With the lusty month of May here, it’s the season once again for afternoon garden tea parties.
I’m excited to throw my own tea party, and I’m sure everyone who came to my recent body-piercing fest, at least everyone whose wounds have healed, and who aren’t participating in the class-action lawsuit, will be happy to join me. OK, so it’ll be me; my friend, Jeff; the dog; and loony Aunt (You Know I Was Once A Showgirl) Ebba.
Being the self-proclaimed “Queen of Tea,” I must emphasize that proper tea etiquette dictates guests be handed their tea-filled cups using a “serviette,” not a common napkin. Napkins are for formal family gatherings, so Gramps can wrap his uppers in something besides his one good sock.
Of course, the bottom of your T-shirt is for picnics.
There are many other tea etiquette rules. For example, you must never, ever fill a cup more than halfway. Guests who consume too much of the caffeine-laden tea have been known to behave bizarrely, and actually ask for seconds of the cucumber finger sandwiches.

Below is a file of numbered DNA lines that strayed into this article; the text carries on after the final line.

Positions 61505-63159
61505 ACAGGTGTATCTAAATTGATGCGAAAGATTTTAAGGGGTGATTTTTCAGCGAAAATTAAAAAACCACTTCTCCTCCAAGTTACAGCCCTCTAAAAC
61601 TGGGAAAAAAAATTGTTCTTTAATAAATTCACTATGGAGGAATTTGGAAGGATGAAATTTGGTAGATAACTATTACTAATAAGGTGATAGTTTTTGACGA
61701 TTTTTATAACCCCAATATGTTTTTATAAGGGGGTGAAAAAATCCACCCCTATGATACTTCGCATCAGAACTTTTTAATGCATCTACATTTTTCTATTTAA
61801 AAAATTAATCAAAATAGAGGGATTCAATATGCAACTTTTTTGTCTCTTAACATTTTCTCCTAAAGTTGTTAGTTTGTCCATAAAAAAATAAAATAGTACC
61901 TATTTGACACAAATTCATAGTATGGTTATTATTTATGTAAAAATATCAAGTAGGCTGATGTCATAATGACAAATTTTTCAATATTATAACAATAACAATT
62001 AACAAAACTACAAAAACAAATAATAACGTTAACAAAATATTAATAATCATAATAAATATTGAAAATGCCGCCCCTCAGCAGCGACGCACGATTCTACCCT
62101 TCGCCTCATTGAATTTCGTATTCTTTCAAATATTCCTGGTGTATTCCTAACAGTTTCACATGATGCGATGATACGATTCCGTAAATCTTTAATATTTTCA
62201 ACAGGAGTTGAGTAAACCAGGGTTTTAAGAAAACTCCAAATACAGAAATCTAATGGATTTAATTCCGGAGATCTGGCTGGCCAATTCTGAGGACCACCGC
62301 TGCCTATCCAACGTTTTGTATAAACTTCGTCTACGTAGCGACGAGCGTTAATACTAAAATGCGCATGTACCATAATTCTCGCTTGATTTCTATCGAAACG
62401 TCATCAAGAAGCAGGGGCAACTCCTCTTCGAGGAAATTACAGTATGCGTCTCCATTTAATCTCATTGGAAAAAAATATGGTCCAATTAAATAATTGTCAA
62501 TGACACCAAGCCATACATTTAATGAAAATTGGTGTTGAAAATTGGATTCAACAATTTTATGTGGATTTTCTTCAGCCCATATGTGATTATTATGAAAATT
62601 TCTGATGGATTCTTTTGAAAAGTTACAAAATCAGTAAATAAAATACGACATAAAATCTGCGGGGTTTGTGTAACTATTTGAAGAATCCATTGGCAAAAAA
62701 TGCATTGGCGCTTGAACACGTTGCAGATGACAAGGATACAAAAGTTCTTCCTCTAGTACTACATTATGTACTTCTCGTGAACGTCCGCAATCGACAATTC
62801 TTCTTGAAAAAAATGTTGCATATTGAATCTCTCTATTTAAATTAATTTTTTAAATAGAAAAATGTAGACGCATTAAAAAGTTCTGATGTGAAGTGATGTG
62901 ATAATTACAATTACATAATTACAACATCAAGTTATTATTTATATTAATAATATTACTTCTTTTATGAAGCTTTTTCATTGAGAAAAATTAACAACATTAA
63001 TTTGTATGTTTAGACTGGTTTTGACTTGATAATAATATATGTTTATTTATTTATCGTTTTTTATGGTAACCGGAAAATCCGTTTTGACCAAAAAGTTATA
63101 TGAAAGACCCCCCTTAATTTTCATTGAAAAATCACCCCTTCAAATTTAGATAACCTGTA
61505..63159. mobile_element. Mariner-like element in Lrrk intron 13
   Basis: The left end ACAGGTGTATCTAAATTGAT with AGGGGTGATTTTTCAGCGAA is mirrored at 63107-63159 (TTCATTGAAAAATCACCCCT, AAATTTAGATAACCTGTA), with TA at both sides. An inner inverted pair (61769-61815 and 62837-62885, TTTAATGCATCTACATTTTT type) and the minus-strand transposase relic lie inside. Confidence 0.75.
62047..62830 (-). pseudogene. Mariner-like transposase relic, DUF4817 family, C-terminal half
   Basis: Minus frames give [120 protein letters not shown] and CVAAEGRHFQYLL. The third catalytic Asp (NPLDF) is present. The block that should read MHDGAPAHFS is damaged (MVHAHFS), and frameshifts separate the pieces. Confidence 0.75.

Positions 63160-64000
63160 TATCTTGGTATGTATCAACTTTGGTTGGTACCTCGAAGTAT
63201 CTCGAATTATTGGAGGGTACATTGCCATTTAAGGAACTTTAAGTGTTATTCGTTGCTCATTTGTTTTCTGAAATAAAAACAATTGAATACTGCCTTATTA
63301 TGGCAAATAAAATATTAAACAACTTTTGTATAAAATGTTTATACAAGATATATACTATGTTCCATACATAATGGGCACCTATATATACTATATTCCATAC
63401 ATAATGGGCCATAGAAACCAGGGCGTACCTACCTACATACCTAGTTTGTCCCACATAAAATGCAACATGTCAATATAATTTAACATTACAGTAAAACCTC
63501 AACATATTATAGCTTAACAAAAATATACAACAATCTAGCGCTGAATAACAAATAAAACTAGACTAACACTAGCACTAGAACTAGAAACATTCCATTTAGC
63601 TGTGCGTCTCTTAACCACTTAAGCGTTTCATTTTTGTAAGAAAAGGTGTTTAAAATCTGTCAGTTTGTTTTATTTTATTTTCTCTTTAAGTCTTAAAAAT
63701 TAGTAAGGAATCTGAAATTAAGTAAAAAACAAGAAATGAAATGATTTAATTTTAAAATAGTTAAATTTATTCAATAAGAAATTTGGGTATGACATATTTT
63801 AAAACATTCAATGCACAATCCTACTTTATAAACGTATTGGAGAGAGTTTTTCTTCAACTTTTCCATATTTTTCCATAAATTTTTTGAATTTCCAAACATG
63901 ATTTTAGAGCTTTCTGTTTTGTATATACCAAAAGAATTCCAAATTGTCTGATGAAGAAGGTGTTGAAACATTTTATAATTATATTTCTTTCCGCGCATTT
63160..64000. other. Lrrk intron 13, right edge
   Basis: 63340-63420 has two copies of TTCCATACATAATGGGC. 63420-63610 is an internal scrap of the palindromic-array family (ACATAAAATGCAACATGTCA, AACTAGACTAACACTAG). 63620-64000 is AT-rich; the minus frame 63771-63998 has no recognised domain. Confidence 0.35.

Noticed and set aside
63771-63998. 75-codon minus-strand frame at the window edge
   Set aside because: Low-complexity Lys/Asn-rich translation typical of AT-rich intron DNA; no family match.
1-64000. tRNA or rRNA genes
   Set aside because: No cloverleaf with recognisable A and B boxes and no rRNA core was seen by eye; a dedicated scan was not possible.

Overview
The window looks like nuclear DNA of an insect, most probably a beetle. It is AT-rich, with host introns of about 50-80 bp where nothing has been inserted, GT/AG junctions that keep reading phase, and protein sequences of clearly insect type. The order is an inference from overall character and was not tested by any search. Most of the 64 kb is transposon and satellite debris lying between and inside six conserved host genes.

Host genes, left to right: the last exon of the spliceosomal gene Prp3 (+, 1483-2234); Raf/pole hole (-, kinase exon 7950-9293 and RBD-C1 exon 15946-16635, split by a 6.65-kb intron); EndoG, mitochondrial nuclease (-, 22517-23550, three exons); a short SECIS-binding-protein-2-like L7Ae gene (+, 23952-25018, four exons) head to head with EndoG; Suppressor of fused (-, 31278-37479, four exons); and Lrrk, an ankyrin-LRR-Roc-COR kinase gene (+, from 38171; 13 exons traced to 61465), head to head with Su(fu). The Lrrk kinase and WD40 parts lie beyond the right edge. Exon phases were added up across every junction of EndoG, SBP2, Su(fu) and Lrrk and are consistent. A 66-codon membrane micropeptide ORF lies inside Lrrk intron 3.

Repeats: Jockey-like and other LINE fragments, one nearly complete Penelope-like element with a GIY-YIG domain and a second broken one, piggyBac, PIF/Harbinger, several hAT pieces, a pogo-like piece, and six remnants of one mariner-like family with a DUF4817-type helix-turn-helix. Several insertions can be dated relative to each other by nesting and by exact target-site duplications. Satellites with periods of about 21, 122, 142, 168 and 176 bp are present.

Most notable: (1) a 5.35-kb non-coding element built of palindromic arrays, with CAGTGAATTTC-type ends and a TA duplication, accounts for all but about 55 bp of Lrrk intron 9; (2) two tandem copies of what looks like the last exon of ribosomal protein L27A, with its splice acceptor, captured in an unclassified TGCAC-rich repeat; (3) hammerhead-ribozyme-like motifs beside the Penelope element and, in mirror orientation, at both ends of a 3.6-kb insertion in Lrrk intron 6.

When pouring tea, ask guests if they would like cream. But do not actually use cream—only milk. This practice dates back to Queen Victoria, who mistakenly put cream in a guest’s tea. It curdled, and the guest proceeded to place a Big Ear/Bad Marriage curse on all future royals.
If a guest requests a sugar cube, the proper response is not, “Geez, we used to drop LSD on sugar cubes in the ’60s,” but rather, “One lump or two?” Otherwise, you run the risk of having a guest slap you silly with a cute little white glove.
Which brings us to the topic of dress. Along with gloves, recommended tea-party attire includes classic Chanel knit suits, pearls, bow-trimmed Ferragamo flats, and veiled hats.
Good idea. A disguise.
Of course, all my gay male friends already have a fabu tea party wardrobe in their closets.
Now, just between us, if you truly wish to have a tea party worth remembering—just replace the tea with bong water.
Well (shrug), consider the source here, but a good time will be had by all.
Bye for now.